Candidates debate law enforcement, prison, opioids

Republican candidates for Lycoming County commissioner debated a variety of topics Tuesday evening, including their opinions on regionalizing law enforcement and emergency services, the prison and how the county can fight the opioid epidemic.

All nine of the party’s candidates attended the event, hosted by the Republican Committee, Lycoming College and News Talk.

They are John Bower, a Loyalsock Township supervisor, Jersey Shore resident Todd Lauer, Gabriel J. Campana, Williamsport mayor, Scott Metzger, retired county deputy adult probation officer, Kathryn “Tabby” Schultz Nassberg, owner of Penn Park Properties, Steve Brady, Covation Center executive director and Gamble Township supervisor, Chad Riley, a constable with Cogan House Township, and incumbents Tony Mussare and Jack McKernan.

Moderator Todd Bartley, general manager of News Talk radio show, asked the candidates how they will help municipalities to ensure public safety in light of the potential fee considered for communities that rely on the state police. He asked if the candidates support regionalization.

Most spoke in support of regionalization for cost- and resource-sharing purposes, while Lauer stood in solo opposition because “it takes the power away from the local establishments.”

“We need to get more youth involved in this, make it so they want to do it,” he said.

Those in favor cited savings, expanding reach and avoiding the proposed fee for using the state police.

“I’m a big supporter of regionalization,” Campana said. “Lycoming County is the size of Rhode Island, so we must work together to save costs.”

The city works with Old Lycoming’s fire department and is in negotiations with another, he added.

Mussare used the county planning department as an example of current regionalization within the county, saying it provides services such as environmental planning for municipalities to help with regulatory issues such as MS4.

“If we didn’t take that initiative, then every municipality would have to hire some type of planner,” he said. “Here’s an example where regionalization pays off and saves the municipality money.”

Another question revolved around the prison and the candidates’ feelings on privatizing those services.

Most of the candidates vehemently disagreed with privatization, while Lauer and Bower said they would like more information, with Lauer adding he’s interested in the potential savings of no longer funding a prison staff.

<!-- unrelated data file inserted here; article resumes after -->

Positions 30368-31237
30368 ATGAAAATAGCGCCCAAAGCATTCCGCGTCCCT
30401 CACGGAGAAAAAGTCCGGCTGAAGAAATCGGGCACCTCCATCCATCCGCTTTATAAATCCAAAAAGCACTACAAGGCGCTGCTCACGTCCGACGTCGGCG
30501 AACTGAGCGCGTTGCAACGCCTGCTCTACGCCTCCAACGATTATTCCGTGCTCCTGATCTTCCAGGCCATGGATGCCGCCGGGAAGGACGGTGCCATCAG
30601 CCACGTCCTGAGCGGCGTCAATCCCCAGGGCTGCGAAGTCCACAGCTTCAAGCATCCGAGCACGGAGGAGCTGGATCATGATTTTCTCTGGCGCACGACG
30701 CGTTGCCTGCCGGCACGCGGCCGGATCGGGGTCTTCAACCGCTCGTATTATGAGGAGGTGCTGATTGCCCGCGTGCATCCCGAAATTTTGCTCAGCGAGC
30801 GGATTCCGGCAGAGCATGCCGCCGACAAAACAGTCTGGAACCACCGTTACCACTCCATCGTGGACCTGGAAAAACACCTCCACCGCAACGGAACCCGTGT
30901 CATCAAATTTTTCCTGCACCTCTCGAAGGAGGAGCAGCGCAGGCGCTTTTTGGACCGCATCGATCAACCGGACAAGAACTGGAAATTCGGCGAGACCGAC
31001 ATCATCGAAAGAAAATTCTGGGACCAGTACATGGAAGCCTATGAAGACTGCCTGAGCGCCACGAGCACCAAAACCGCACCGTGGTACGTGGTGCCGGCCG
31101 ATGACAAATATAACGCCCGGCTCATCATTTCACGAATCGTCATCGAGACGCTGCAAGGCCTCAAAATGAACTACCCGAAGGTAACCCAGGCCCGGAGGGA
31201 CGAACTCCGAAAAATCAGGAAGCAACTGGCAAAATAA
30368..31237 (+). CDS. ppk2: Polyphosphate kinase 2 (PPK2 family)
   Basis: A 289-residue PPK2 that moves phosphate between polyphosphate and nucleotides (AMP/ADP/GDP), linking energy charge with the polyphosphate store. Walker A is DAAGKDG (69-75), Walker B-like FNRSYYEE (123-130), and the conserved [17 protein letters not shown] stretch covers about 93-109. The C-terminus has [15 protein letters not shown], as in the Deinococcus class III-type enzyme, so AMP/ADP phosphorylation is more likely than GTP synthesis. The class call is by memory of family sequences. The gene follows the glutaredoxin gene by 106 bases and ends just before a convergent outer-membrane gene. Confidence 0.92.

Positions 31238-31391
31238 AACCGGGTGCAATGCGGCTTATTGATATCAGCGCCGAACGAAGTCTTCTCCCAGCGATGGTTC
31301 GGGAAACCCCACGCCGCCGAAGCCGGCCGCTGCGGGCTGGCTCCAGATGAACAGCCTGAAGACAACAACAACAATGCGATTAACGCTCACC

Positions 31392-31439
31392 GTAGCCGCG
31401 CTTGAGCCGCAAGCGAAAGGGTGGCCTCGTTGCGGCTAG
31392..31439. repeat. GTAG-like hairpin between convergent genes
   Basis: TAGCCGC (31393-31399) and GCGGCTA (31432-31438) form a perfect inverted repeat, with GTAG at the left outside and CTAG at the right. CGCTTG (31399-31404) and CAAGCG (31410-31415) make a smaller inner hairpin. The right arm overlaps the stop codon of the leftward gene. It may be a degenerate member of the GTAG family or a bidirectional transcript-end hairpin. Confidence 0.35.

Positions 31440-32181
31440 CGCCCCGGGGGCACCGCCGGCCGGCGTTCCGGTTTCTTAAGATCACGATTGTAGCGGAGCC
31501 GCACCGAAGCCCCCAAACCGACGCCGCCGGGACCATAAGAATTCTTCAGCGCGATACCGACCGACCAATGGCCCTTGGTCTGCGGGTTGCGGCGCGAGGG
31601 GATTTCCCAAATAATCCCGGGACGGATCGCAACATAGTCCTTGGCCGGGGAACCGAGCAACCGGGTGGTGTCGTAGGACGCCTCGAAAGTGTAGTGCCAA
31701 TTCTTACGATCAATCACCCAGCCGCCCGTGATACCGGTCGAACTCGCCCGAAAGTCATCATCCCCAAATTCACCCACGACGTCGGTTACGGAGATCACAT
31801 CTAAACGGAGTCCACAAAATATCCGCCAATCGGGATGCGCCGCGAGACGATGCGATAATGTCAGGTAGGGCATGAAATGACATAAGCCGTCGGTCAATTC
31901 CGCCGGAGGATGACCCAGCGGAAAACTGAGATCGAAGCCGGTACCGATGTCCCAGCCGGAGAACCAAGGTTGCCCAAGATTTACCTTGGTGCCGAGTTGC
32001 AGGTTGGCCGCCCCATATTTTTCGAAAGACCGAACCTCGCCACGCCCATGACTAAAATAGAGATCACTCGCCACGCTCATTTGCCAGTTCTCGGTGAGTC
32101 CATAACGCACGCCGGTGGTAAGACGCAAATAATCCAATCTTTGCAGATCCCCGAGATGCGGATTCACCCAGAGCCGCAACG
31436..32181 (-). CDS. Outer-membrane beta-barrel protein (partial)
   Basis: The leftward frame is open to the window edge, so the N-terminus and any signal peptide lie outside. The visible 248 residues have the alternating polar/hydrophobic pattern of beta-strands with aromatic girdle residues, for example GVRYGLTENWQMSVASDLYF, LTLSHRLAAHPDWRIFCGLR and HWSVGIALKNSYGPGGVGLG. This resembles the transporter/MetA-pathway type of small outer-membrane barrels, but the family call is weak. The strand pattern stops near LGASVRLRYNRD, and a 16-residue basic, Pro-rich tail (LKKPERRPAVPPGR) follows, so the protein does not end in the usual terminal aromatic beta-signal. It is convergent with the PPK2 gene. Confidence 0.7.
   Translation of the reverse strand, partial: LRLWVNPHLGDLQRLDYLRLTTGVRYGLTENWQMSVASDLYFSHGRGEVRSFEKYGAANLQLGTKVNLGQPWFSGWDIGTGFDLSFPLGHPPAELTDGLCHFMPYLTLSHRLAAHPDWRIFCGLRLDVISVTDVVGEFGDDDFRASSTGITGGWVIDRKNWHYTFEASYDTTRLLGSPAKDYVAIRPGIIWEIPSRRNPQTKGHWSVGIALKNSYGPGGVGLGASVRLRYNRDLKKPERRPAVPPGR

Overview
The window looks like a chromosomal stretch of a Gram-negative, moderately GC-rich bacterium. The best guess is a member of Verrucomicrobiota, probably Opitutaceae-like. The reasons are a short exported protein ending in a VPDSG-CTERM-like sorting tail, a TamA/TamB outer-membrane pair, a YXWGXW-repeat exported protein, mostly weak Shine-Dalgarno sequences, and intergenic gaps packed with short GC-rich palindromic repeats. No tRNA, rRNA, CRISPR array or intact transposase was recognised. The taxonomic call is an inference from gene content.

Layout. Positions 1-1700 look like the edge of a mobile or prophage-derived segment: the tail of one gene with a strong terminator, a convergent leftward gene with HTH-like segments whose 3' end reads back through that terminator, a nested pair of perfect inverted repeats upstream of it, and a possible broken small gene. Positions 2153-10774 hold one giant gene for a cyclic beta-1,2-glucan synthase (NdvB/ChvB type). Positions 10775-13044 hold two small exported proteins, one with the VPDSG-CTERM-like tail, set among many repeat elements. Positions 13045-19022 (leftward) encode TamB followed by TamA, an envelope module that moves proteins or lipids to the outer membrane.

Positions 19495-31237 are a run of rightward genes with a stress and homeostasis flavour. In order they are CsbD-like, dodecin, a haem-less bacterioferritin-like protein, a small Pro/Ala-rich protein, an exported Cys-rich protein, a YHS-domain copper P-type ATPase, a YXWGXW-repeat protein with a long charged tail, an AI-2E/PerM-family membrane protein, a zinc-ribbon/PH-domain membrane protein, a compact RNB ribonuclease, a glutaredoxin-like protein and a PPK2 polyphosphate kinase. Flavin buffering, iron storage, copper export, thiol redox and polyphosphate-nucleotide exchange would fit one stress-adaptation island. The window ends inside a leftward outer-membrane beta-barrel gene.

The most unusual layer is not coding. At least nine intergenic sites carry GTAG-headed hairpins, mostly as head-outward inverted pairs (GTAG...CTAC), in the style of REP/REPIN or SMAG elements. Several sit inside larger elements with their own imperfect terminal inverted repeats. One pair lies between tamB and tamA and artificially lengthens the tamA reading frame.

“This is one of those few instances where I think privatization is probably not a good idea,” Brady said. “That said, I’m a strong proponent of coming up with ways to keep people out of prison, to help them reenter the workforce and help them become more productive members of our society.”

Riley suggested that investing in the county’s probation department might save money in the long run.

“I think it’s very important to rely heavily on the probation department because, the more people we can keep out of jail and out of the Pre-Release program, the more money we’re ultimately going to save,” he said. “If we can hire one probation officer and save three or four corrections officers, nurses and other staff at the prison, I think it’ll pay for itself tenfold down the road.”

Nassberg also was against privatizing but, rather than voicing support for programs or departments that help inmates be successful members of society, she suggested channeling funds to youth programs.

“I don’t believe in privatizing the prison … A private company needs to have a product,” she said. “With respect to prisons and overcrowding, we should direct a lot of our resources toward trying to educate people in our area not to start a life of crime.”

The candidates also were asked what they’ll do to “eradicate this insidious plague on our community,” referring to the opioid epidemic.

Each candidate agreed the community must continue to educate its youth.

Bower cited a friend from Delaware, who is a member of the state’s government, as saying that resources and laws also might be an issue.

“He said all the laws in every state and municipality vary,” Bower said. “Education of the young people is not really the problem. He said work with the police, make sure there’s enough drop-back boxes and try to educate the people with commercials.”

The boxes Bower referred to are heavily secured boxes at some pharmacies and other locations where people can dispose of unused or expired medications, a safer alternative to throwing them in the trash or leaving them in medicine cabinets.

McKernan agreed that getting unused pharmaceuticals out of medicine cabinets is an important factor and added praise for the Narcotics Enforcement Unit.

He highlighted that the county has entered into a suit against the pharmaceutical industry in the hopes of receiving damages to repay some of the hefty costs of the epidemic.

“We will be getting our day in court,” he said.

In the meantime, the county should focus on its relationship with the courts, Metzger said, adding various treatment court programs exist to help addicts.

“We need to support our police,” he said, “and we need to help our courts get the programming in place so that we can help the ones who want the help and put the dealers in prison where they belong.


Today's breaking news and more in your inbox

I'm interested in (please check all that apply)